By Vivien Ang firstname.lastname@example.org
WHAT do you get when the worlds of digital marketing and hypnotherapy collide? A digital marketing consulting firm aptly named Happy Marketer.
The firm's services include the use of Web analytics to increase businesses' revenues, and to engage customers using social media such as Facebook and YouTube.
Rachit Dayal, founder and managing partner at the homegrown digital marketing consulting firm, was previously a hypnotherapist certified by the National Guild of Hypnotists in the US.
"Hypnotherapy has taught me to always focus on the customer. Most businesses are caught up in budgets and campaigns and they forget who the end-user - the customer - is, reading that paper or watching that YouTube ad. They don't take the time to think about the person's challenges, and how their product connects. There were many topics that I studied which seemed totally strange back then, but is applicable now.
"I tell all the people who work here that we always have time to stop for half an hour and think about who the cutomer is and why they would even care about what we are doing here. And (the message) gets lost so often that you would be surprised."
Hypnotherapy was just a hobby Mr Rachit pursued as a sideline. The computer science graduate from the National University of Singapore had never veered from his passion for marketing and digital technology, and what better way to have the best of all three worlds than to meld them together? With that in mind, Happy Marketer was set up in 2009.
From being just a S$200 startup in Mr Rachit's Housing Board flat in Bedok Reservoir - which served as his office - the firm's revenue has grown to S$2 million in FY15 and is now situated at the former Jinriksha Station at 1 Neil Road.
"We always try to bring new stuff to Singapore. (We find out) what the industry needs are, and then what pieces we need to meet those needs."
According to Mr Rachit, Happy Marketer is Singapore's first Google-certified advertising and analytics professional, and is the only digital marketing consulting firm in Singapore with all three Google Certifications: Google AdWords Certified Partner, Google Analytics Certified Partner and Google Regional Trainer.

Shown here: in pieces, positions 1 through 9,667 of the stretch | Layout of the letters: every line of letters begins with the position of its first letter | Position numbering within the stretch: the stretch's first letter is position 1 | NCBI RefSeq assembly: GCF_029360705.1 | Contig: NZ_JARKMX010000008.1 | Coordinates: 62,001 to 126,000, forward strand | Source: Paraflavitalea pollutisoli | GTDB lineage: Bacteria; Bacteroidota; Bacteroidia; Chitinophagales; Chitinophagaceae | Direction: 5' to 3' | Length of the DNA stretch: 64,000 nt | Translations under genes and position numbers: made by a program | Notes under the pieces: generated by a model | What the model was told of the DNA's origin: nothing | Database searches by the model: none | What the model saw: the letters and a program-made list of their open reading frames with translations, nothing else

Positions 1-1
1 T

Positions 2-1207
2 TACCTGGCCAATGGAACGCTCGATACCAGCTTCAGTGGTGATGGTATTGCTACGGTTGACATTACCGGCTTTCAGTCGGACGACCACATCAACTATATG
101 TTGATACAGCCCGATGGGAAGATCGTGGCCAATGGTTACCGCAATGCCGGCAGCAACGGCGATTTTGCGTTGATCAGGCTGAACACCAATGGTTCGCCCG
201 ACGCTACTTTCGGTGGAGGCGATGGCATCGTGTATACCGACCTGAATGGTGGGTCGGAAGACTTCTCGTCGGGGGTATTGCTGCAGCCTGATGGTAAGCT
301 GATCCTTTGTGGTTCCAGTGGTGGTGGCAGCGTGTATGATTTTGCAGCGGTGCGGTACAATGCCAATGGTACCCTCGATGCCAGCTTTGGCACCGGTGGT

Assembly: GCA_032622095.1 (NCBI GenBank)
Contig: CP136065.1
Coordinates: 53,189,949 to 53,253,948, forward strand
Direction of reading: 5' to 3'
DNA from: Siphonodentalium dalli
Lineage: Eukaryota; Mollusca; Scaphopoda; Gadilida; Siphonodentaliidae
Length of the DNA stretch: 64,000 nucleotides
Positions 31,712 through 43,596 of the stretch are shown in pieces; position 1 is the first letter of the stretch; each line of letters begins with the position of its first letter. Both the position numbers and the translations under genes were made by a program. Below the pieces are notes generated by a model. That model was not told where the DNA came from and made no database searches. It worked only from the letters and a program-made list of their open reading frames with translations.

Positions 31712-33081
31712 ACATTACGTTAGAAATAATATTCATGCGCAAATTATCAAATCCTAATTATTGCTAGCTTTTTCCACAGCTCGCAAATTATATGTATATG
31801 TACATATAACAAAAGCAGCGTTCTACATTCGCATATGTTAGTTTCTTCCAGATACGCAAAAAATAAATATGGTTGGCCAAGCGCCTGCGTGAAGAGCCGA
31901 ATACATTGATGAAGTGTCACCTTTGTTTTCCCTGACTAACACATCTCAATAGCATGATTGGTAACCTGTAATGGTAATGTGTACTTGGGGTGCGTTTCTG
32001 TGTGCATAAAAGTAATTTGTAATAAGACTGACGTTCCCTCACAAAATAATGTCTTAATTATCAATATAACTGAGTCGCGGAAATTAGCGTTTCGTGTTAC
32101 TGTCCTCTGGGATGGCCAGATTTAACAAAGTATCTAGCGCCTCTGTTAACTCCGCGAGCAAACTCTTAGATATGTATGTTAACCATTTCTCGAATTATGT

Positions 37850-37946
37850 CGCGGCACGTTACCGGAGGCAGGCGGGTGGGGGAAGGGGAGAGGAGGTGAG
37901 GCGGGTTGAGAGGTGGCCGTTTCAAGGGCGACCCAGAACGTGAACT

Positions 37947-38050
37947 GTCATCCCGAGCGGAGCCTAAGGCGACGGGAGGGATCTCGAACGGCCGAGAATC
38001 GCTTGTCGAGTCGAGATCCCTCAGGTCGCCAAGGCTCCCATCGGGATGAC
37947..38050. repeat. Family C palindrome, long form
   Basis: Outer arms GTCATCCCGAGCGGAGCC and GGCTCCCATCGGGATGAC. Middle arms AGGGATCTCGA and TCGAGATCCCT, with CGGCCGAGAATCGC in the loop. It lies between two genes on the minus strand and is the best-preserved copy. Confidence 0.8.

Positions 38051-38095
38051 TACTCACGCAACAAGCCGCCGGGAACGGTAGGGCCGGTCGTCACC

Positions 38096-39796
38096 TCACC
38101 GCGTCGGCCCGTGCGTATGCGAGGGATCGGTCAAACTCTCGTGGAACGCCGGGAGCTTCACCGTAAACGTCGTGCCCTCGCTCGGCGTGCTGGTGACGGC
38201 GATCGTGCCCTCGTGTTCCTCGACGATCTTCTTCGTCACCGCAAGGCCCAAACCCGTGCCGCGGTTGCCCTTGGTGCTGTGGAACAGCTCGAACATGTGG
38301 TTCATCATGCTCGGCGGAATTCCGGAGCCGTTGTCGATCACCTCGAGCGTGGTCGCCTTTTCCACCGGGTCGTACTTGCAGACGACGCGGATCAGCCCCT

"Firstly, we need to understand digital marketing. We need to know all forms of advertising and the channels available. Our bet was that Google as (our customers') ad platform would be the most dominant, so we went ahead and became an AdWords Certified Partner in 2010, the same year that Google launched it.
"Secondly, clients have asked us questions about numbers and data, and we have to be able to explain to them, which then prompted us to go for the Google Analytics Certified Partner & Authorized Reseller in 2009.
"The last thing we needed was to be able to teach the staff and new people who could join the industry, including clients as they do deserve to know what is happening, what the channels are etc. For those reasons, we became Google's regional trainers in 2011."
To obtain these accreditations, Mr Rachit and the firm had to undergo a series of stringent selection processes.
For example, Mr Rachit says that Adwords Certified Partner requires the firm to manage client marketing campaigns at a high-quality level. The firm could lose the certification if campaigns that they conduct on behalf of their clients drop below a certain quality or standard.
"It is a very fast-moving, exciting game and so we took a long bet on what we think the future of marketing and digital looks like - very data-driven, very multi-channel - and it requires a lot of explanation. That is why we got these three certifications."
From just two clients initially (Spring Singapore and StarHub), Happy Marketer now has hundreds of clients, which include Nanyang Technological University, Royal Brunei Airlines, Tigerair and Standard Chartered.
Happy Marketer has also developed its own methodologies - which helped them obtain the Google certifications - to solve their clients' problems.
Mr Rachit cited Tigerair as an example and said that the challenge for Tigerair was understanding which marketing and promotional tactics were effective. Happy Marketer helped the airline with analytics based on their Kickstart methodology, which helped the airline identify which methods were working, and where the bottlenecks for customers were.
Looking back, the firm has come a long way from when it first "booted up". Mr Rachit says that in mid-2000, businesses were still trying to figure out Internet marketing.
"My initial idea was to conduct training for marketers, teach them the skills, and help prepare them for the ongoing learning journey. But as soon as we started training, we realised that there was a need for helping companies with executing and implementing digital marketing as well."